Intervention – Working the Body

    • Lucca November 2017
    • Presentation speakers
      • Isabel Fontbona Mola, Theories of Contemporary Art Group, Universitat de Girona, Spain


    Short intervention about the discipline of working the body in female bodybuilding competitions by Isabel Fontbona Mola. With a sports career as a natural bodybuilder competitor she will illustrate the discipline of performing the sculptural body in female bodybuilding competitions.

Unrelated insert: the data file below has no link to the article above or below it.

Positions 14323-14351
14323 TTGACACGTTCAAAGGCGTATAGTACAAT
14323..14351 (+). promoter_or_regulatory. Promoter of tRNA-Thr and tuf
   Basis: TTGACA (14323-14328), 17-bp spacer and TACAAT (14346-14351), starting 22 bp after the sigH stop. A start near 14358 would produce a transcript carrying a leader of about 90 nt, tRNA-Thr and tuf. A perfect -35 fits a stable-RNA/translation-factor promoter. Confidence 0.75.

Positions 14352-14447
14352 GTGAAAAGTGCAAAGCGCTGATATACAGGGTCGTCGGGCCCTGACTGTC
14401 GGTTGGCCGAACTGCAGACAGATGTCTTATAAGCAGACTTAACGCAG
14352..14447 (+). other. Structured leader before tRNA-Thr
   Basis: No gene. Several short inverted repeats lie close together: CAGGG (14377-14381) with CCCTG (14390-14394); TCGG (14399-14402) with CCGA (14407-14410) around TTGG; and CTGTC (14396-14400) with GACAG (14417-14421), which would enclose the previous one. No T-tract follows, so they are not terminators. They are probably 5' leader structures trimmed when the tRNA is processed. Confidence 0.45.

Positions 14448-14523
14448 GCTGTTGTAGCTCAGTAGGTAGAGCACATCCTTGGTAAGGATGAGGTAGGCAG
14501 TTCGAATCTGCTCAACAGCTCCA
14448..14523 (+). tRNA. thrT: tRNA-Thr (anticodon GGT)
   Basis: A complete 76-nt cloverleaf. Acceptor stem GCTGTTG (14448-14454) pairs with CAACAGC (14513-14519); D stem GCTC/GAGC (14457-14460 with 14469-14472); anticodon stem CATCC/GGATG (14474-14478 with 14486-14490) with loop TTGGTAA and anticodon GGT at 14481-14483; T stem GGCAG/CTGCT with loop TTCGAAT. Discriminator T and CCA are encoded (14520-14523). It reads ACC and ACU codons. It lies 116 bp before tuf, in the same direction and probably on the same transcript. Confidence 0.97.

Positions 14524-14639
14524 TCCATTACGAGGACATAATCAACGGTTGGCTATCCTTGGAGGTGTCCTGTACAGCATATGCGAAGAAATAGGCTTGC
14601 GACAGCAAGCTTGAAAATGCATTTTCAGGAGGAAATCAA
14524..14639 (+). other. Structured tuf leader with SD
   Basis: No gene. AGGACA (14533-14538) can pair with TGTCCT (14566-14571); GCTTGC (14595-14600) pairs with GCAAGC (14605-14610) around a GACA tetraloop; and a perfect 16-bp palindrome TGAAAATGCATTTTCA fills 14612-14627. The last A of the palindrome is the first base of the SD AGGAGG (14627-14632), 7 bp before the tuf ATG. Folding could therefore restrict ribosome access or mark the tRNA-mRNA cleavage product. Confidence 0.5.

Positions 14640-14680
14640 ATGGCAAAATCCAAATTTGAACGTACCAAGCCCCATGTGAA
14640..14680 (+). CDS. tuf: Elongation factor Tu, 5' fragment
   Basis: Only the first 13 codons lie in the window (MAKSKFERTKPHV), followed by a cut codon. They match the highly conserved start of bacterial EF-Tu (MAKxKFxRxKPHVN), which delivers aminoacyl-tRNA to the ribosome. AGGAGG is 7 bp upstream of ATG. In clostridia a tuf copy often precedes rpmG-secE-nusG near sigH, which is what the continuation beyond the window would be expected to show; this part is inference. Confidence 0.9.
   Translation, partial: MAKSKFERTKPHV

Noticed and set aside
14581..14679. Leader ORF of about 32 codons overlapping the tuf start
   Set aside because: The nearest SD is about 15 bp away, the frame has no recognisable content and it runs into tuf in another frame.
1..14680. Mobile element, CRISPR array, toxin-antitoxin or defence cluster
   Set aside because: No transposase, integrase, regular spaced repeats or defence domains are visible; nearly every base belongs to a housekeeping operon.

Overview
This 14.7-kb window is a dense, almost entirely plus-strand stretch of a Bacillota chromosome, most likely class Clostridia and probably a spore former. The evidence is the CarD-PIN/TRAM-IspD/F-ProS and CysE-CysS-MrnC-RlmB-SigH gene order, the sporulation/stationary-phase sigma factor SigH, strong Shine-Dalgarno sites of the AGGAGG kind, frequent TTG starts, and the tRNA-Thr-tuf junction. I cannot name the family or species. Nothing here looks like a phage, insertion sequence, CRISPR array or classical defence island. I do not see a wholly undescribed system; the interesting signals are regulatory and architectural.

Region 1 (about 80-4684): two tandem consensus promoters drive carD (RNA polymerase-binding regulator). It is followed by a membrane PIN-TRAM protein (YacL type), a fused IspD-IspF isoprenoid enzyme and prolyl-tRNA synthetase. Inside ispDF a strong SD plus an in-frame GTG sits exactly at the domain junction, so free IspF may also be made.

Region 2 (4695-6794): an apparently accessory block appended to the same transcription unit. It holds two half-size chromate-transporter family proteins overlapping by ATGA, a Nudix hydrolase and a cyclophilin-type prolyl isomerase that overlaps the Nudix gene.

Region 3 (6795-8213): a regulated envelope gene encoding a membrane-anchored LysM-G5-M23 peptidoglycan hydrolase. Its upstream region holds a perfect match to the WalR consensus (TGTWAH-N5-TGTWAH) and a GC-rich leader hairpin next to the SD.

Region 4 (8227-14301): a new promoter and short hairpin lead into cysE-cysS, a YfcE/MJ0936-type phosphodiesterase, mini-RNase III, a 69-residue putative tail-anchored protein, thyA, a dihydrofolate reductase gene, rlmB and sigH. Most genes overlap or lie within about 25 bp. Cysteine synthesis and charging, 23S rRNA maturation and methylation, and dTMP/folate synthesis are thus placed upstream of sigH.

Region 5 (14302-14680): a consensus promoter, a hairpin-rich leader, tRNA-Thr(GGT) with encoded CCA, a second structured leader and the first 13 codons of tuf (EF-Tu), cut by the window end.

It is true that the image of female bodybuilders manages to totter the gender schemes which, despite knowing that they are totally surpassed, are still encysted in the mind of most of the citizens of our society governed by this grammar of dichotomies, but it is difficult to get away from them. Their decision, to empower their body through musculature, leads them to a new slab of control, both with respect to the metamorphosis and the maintenance of this body, as well as in the way in which it is governed to be displayed. We can say that the importance of the gesture of the woman bodybuilder lies in the fact that it eludes, destabilises, the normative traditional prototype of a woman. From this position, the position of the ‘other’, disorientation is created, which is what makes it subversive. It is modified to provoke shock; to disassemble the predominant normative binomial feminine/masculine. As within the context of competitions, it is difficult to be able to talk about the feminine corporal identity, another form of femininity, as a break away from the dichotomy, as we have seen with limitations that the competitive regulations impose on it. However, we can consider that other forms of performing based on this body, as in the case of Heather Cassils, lead to another interpretation and way of generating a break away in this discourse that is so deeply rooted in the traditional patriarchal context. Therefore, possibly, it is not just a question of creating this sculpture with one’s own flesh with the aim of empowering oneself and holding the reins of one’s own body through modelling it, but one must also be quite clear which form of performance to carry out to overcome this climate of submission, docility and tyranny.